By Mary Vanac
Great Lakes Pharmaceuticals Inc. closed a $3.1 million Series B equity offering led by Charter Life Sciences, the Palo Alto, Calif.-based venture capital firm with an office in Cincinnati.
The company, formed by Case Western Reserve University, University Hospitals Case Medical Center and Ricerca Biosciences LLC in 2005, plans to use the investment to complete a pivotal clinical study of B-Lock, its anti-microbial catheter lock solution.
The Beachwood, Ohio-based firm aims to lower infection rates related to central-line catheters, often used for chemotherapy or dialysis. The Centers for Disease Control and Prevention estimate that 250,000 catheter-related bloodstream infections cost the U.S. healthcare system about $4.6 billion a year. Many efforts nationwide aim to improve patient safety by reducing such infections caused by catheters.
Meanwhile, events have limited hospitals’ choices for preventing or treating bloodstream infections. Heparin, a blood thinner long used as a sterile catheter lock, had a major recall in 2008 because of a fake ingredient used by a Chinese producer and recent changes in Medicare policy keep hospitals from being reimbursed for treating preventable bloodstream infections.
Driven by the same reimbursement changes, the market for anti-microbial catheter devices, such as the Spectrum peripherally inserted central catheter by Cook Medical of Bloomington, Ind., grew to $3 billion last year, according to iData Research.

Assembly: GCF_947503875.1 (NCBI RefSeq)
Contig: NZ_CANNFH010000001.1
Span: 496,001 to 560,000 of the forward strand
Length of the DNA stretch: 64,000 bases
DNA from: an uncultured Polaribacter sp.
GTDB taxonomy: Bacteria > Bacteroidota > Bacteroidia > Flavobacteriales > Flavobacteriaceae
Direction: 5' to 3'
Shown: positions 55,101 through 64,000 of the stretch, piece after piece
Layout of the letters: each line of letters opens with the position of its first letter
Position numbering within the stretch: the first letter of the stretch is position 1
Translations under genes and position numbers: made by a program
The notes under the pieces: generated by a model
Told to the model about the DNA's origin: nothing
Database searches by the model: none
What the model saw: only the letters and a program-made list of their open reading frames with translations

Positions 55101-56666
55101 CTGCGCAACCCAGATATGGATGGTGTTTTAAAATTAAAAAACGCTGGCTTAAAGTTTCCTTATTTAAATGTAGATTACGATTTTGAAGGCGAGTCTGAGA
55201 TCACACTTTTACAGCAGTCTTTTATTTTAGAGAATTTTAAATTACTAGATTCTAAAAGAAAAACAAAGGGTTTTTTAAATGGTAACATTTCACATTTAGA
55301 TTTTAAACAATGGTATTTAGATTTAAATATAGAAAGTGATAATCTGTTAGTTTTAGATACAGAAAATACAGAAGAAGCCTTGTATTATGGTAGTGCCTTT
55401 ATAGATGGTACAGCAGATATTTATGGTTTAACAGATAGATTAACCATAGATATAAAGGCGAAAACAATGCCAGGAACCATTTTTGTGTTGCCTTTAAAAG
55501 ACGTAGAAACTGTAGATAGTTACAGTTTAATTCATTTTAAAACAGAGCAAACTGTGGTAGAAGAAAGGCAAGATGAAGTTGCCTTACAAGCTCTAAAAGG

Great Lakes Pharmaceuticals says it can eliminate microbial catheter infections with the B-Lock, a potent and fast-acting biocide that kills methicillin-sensitive and resistant strains of Staphylococcus aureus (MRSA), vancomycin resistant Enterococci (VRE), Pseudomonas aeruginosa, Klebsiella, Acinetobacter, resistant strains of Candida and other microbes that can invade catheters and cause life-threatening infections. B-Lock targets biofilms often associated with catheter infections.
The company has completed extensive pre-clinical safety testing and intends to file an Investigational Drug Exemption with the Food & Drug Administration during the third quarter so it can begin clinical trials in humans.
“We are pleased with the recent equity financing as it will position the company to conduct key clinical trials and international regulatory filings for this critical product,” president and CEO Krzysztof Appelt said in prepared remarks. “We believe our antimicrobial lock solution can reduce life-threatening [catheter-related blood stream] infections, improve patient care and reduce overall healthcare costs.”
The company is also seeking regulatory approval in Canada and in European and South American jurisdictions where infection rates can exceed those of U.S. hospitals.
“Not only is the clinical and market need very significant outside the U.S., but fortunately the regulatory process appears to be more streamlined,” Great Lakes Pharmaceuticals and Charter Life Sciences partner Gino DiSciullo said in prepared remarks. “We believe this product addresses a pressing global concern and has the potential to be widely adopted upon approval.”
Great Lakes raised $2.4 million during its Series A round in 2008. Cleveland-based venture developer JumpStart Inc. invested $300,000 in the firm in early 2006.
Early Stage Partners of Cleveland participated in the just-closed Series B round, along with existing investors Everett Partners Ltd. of Akron, Ohio, Ohio TechAngel Fund of Columbus and North Coast Angel Fund of Cleveland, Great Lakes Pharmaceuticals said in a press release.